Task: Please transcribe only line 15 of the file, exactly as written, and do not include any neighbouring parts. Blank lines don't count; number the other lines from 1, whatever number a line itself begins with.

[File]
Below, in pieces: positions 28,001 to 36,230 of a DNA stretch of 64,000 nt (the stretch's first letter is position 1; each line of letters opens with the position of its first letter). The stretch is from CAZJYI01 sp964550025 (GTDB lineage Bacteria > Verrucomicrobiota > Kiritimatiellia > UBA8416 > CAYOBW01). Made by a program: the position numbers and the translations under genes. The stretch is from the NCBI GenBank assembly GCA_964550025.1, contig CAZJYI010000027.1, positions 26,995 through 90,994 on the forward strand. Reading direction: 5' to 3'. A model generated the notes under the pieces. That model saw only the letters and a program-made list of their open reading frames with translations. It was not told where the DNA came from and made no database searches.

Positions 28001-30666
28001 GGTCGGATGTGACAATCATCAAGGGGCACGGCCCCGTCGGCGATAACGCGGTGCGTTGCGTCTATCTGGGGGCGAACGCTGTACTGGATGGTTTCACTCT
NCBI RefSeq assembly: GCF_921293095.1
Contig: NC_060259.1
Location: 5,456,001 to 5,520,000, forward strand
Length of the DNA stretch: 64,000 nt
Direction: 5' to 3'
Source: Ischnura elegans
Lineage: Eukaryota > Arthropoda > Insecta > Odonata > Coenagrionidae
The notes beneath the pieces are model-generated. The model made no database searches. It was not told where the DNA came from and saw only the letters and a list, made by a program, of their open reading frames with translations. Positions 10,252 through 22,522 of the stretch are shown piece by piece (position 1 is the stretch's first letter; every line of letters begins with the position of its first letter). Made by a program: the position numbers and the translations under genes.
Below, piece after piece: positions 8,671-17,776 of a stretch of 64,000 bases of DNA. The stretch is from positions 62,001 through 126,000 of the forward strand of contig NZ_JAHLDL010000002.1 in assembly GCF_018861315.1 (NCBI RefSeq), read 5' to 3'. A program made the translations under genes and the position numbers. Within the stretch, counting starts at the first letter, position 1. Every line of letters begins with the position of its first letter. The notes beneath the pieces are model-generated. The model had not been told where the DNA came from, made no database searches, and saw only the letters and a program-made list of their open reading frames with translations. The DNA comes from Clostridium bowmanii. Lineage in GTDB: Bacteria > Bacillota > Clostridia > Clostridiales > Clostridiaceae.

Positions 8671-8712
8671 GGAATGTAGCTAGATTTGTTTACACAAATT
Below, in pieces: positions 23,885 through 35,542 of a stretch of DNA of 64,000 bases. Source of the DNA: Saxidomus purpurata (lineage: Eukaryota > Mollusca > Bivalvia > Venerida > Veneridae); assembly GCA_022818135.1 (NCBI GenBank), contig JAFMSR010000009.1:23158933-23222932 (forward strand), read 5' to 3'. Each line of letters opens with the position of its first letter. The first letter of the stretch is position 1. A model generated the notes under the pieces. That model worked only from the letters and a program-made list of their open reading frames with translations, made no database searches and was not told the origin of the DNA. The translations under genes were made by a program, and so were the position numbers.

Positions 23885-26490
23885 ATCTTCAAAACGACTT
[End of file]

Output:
Below, in pieces: positions 23,885 through 35,542 of a stretch of DNA of 64,000 bases. Source of the DNA: Saxidomus purpurata (lineage: Eukaryota > Mollusca > Bivalvia > Venerida > Veneridae); assembly GCA_022818135.1 (NCBI GenBank), contig JAFMSR010000009.1:23158933-23222932 (forward strand), read 5' to 3'. Each line of letters opens with the position of its first letter. The first letter of the stretch is position 1. A model generated the notes under the pieces. That model worked only from the letters and a program-made list of their open reading frames with translations, made no database searches and was not told the origin of the DNA. The translations under genes were made by a program, and so were the position numbers.